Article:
But suddenly, that sweet puppy is 6 months old or a year old, weighs 80-130 pounds, and you can see you've let things go too far. He is showing signs of serious aggression against other large dogs, he refuses to "hear" your commands, and he jumps up on your guests in what looks like happy exuberance but is actually a dominance move. He follows all of his commands just great at home, but at the park, it all goes out the window. All of these behaviors and others will occur almost inevitably in an adolescent dog that has not been properly trained and socialized. Reality sets in. And it's a whole lot harder to retrain a dog that has developed bad habits than to train a dog to have good habits from the start.


The message here cannot be overemphasized: socialization training for a companion Kangal Dog must start from a very young age, and continue steadily into adulthood. Even further. Working dogs also need training. You do not need to train a Kangal Dog to guard your stock or property, because that comes naturally for most livestock guardians--but you do need to train your puppy not to play with your goats, to terrorize the neighbor's cows, or to seek openings in the fence and go walkabout. Discipline and basic socialization -- respect for humans -- are needed for the livestock guardian. Even serious working dogs will need to go to the vet occasionally and be well-behaved there. Work him on lead, in the paddock. Keep a pocket full of treats and make sure he will come when called. Such training will not ruin your stock guardian--it will make for a better working dog. Search for a Good Puppy, Train for a Good Dog!


Your dog will be with you for a dozen years or more, so why not make those years as enjoyable and stress-free as possible? A private trainer is a wonderful luxury if you can afford it, but this can be done in conjunction with group training, which is more important. Your dog needs to learn how to pay attention to you when there are distractions present. He needs to learn to accept other dogs in close proximity, and how to stay quietly on the lead for someone else when the need arises. You might even want to show your dog. Remember, the UKC is now considering special conformation classes for neutered dogs, so a great many more of us may have the opportunity to get together and show our dogs.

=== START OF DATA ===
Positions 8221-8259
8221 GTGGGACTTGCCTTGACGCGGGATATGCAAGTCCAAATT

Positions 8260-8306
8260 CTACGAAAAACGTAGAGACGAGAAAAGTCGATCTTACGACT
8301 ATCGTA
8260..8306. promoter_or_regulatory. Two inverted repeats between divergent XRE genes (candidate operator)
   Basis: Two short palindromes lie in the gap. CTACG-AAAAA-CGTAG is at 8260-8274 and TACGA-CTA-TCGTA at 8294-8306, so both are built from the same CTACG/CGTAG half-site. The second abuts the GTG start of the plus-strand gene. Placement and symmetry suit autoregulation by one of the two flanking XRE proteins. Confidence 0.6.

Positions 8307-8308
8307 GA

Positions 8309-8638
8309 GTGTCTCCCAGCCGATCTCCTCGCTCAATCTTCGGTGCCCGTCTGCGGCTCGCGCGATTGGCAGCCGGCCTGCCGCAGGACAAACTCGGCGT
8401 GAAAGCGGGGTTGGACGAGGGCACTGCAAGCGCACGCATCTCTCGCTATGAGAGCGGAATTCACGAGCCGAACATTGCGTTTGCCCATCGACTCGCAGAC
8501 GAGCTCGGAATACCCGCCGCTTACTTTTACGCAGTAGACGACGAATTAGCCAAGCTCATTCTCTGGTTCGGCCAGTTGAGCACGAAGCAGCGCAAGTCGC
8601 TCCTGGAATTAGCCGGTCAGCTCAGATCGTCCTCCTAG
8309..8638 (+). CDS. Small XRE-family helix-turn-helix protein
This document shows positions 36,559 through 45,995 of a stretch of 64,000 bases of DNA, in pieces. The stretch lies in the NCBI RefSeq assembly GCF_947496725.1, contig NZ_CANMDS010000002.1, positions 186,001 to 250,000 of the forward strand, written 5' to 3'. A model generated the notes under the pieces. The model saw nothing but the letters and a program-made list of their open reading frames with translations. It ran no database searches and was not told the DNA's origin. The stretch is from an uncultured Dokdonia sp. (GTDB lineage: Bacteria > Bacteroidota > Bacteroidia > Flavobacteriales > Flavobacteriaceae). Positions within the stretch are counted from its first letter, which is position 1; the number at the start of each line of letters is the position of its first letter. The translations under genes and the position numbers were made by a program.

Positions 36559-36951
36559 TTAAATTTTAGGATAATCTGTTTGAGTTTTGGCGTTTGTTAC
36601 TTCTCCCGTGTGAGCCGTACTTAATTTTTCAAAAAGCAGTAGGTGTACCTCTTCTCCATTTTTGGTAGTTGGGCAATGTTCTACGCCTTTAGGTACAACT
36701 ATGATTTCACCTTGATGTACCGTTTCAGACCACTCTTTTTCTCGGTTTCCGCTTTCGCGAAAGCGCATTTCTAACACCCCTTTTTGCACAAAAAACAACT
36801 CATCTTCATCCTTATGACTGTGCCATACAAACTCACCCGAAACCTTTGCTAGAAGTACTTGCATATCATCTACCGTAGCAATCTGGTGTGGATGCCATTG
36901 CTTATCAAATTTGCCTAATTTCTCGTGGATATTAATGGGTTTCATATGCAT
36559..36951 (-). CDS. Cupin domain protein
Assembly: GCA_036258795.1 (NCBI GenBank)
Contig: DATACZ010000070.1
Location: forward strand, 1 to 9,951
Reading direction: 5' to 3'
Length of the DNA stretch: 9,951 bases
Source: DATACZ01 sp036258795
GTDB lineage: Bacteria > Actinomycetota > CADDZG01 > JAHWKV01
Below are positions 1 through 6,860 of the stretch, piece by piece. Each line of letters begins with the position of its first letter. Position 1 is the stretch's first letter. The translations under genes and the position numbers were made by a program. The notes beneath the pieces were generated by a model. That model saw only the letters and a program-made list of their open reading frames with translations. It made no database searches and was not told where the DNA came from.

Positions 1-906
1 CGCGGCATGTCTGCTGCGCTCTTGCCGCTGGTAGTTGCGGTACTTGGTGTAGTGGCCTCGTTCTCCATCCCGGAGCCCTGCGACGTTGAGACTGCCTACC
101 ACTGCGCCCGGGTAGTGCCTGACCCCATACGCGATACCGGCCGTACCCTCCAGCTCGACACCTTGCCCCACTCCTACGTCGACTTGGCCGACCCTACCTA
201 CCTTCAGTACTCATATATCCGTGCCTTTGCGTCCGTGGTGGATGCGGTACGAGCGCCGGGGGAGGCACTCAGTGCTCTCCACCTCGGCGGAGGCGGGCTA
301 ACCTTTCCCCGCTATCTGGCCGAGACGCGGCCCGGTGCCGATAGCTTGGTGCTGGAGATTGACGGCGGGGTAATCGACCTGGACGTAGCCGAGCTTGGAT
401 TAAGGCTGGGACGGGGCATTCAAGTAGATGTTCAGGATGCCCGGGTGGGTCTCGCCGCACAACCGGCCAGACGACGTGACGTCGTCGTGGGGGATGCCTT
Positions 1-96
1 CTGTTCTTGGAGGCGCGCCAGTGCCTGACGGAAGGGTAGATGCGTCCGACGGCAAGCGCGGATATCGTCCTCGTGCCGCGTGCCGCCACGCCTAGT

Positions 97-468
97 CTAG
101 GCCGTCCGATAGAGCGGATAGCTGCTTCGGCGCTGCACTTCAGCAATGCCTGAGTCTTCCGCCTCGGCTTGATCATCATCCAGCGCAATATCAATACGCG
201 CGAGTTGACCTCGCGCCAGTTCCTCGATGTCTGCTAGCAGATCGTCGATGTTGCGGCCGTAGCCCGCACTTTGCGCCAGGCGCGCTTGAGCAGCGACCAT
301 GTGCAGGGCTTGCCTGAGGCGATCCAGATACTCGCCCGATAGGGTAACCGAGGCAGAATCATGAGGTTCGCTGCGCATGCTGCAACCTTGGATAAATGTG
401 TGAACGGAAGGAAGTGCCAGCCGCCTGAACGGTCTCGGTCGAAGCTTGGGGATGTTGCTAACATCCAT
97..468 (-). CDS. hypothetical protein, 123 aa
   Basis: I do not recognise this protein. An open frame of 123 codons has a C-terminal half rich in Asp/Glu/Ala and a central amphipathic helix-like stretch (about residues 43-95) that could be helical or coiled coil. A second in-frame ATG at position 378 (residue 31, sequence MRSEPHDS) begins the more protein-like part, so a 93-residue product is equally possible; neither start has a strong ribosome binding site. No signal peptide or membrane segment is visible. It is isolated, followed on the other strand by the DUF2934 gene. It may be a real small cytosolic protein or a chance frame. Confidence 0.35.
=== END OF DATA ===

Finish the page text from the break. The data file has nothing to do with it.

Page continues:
It is best to start investigating trainers before you get your puppy, sit in on some classes, and choose a reputable trainer and course that you feel comfortable with. Bargain-basement trainers with no qualifications are no bargain. Some puppy classes are available for 3- or 4-month-old puppies--if the trainer is careful about vaccination requirements and the facility is clean, get your puppy in there! If you cannot find such a class until 6 months of age, make sure you train your puppy regularly in public places--a large pet store that allows pets inside is a good option. In fact, pet superstores are great places to practice what you are learning in class, too.


Here's the good news: training is FUN! You will develop a stronger bond with your dog. You will become a better trainer. You will learn interesting techniques such as clicker training, you will discover useful equipment such as head halters and pinch collars, and you will make new friends--and so will your dog. Every Kangal Dog is an ambassador for the breed, and everyone likes a good ambassador. Be proud of your solidly-trained, well-behaved dog when out in the park or at a dog show, once your dog has reached his or her huge, and handsome full glory! Start training now, and take the opportunity to participate in training seminars, carting classes, obedience courses, therapy work-- whatever interests you. You won't regret it, and your dog will love you for it.